Wrong CAC calculation

Often, companies don’t draw a distinction between the overall business CAC and the CAC of each individual paid advertising channel. However, each channel–depending on its role in acquiring a new customer and the attribution methodology adopted–can have a significantly different CAC. 

Using a single average CAC, which also takes into account the effect of organic and direct traffic, as well as owned channels, is a simple way to help brands understand if they’re prioritizing overall business growth versus individual channel metrics.

Adopting a full-funnel growth approach 

The moment your costs reach the limit and the results do not meet expectations, your profits automatically decrease, and your payback period increases. And even if you’re still growing (but slower than before) it’s clear that you need to pivot. Try something else.

The best way? A full-funnel strategy that includes brand building, performance marketing, and all activities in between to drive measurable growth. 

A stronger brand will mean more vital awareness, and therefore more customers coming in organically. Take a holistic, full-funnel approach to your marketing strategy. Instead of focusing on paid channels, consider a range of different ones, including brand building and customer engagement. 

This will ensure not only customer acquisition at the bottom of the funnel but also the creation of demand and customer attention at the top. In addition, you’ll see how each stage of the funnel correlates with the other. 

For example, how video campaigns can reinforce email campaigns, or how PR drives traffic to your social media and offline stores. This means that you will always be able to manage the direction of your marketing without losing additional funds.

By incorporating both brand-building and performance elements into your campaigns, and by tailoring your spending to the most effective channels, you can achieve up to a 15-20% increase in your marketing ROI compared to using performance marketing alone.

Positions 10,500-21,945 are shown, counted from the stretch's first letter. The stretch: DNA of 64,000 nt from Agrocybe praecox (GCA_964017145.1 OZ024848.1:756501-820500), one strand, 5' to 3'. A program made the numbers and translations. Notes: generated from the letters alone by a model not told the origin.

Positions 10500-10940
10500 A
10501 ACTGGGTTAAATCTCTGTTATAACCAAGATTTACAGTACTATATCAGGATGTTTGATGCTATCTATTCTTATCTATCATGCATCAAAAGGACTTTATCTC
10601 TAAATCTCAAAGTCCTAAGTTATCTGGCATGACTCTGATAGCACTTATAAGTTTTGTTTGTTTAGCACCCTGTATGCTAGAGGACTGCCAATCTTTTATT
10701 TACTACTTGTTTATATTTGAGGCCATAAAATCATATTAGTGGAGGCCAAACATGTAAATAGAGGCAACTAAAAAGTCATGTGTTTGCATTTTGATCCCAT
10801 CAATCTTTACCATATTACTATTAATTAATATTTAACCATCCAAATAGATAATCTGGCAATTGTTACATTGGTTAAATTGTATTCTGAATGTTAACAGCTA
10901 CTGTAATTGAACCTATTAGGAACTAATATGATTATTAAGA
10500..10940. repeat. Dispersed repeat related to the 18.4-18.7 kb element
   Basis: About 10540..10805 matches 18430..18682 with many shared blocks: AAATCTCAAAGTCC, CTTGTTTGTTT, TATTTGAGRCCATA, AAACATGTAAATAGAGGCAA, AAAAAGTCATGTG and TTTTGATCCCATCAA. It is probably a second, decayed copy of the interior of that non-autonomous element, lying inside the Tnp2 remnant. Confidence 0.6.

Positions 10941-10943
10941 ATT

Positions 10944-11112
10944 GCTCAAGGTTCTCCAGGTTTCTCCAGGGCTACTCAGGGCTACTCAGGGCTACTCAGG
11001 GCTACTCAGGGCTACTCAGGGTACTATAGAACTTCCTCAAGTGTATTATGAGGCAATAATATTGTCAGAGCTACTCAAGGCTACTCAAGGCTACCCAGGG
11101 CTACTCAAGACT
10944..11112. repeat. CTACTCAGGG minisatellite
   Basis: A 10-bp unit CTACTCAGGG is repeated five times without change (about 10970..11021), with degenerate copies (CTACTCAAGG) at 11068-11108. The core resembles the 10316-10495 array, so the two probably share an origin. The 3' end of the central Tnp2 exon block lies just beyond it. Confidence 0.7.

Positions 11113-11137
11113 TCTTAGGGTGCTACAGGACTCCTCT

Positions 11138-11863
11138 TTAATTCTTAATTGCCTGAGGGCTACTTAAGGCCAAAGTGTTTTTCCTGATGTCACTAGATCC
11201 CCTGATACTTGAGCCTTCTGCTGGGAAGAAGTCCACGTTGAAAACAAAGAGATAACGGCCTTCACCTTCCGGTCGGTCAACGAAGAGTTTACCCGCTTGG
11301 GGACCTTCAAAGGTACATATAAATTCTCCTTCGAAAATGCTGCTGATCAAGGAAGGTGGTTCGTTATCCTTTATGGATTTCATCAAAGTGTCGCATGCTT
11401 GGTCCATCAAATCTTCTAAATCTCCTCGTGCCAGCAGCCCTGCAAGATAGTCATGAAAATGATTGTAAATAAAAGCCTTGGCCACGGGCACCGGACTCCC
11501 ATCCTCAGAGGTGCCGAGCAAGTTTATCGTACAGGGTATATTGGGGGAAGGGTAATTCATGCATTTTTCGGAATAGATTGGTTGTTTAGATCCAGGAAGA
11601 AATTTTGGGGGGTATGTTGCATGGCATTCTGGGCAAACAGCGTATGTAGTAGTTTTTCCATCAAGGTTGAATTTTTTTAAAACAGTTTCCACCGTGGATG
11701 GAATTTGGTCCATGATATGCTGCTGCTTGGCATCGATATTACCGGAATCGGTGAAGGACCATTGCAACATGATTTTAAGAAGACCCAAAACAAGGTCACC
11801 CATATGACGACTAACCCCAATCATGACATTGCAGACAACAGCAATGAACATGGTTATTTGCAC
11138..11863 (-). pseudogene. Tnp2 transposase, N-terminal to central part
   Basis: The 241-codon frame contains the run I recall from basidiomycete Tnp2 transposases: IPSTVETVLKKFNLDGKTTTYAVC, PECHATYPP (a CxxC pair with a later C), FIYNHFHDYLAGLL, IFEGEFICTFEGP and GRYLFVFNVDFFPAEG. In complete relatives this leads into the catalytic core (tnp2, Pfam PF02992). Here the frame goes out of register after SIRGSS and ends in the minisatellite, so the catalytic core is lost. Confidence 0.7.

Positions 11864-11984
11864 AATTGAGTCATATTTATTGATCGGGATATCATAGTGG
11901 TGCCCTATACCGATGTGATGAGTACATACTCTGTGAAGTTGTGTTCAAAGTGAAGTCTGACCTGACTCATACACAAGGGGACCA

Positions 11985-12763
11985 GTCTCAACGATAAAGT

ASOS has already made this pivot and increased investment in platforms like Tik Tok, focusing on brand awareness as well as a “steady level” of advertising activity.

Airbnb also began to invest more in full-funnel marketing and PR campaigns aimed at building its brand. The result was not long in coming: “Our marketing has been so successful that we are expanding our presence in more countries” – said Brian Chesky, CEO of Airbnb.

When implementing an integrated marketing approach for your brand, however, don’t forget to create a clear measurement system. Brand campaigns should really be optimized according to the KPIs at the top of the funnel and marketing teams should always be closely connected to the health of the business This will help to allocate costs wisely and maximize brand effectiveness. 

Also, remember the people behind it – your teams. Break down silos, both internal and agency silos, and start creating synergies by running brand promotions and performance campaigns simultaneously.

The right team, vision, and measurement approach will help you to introduce a culture of growth and marketing effectiveness.

GROWTH • Joseph Kerschbaum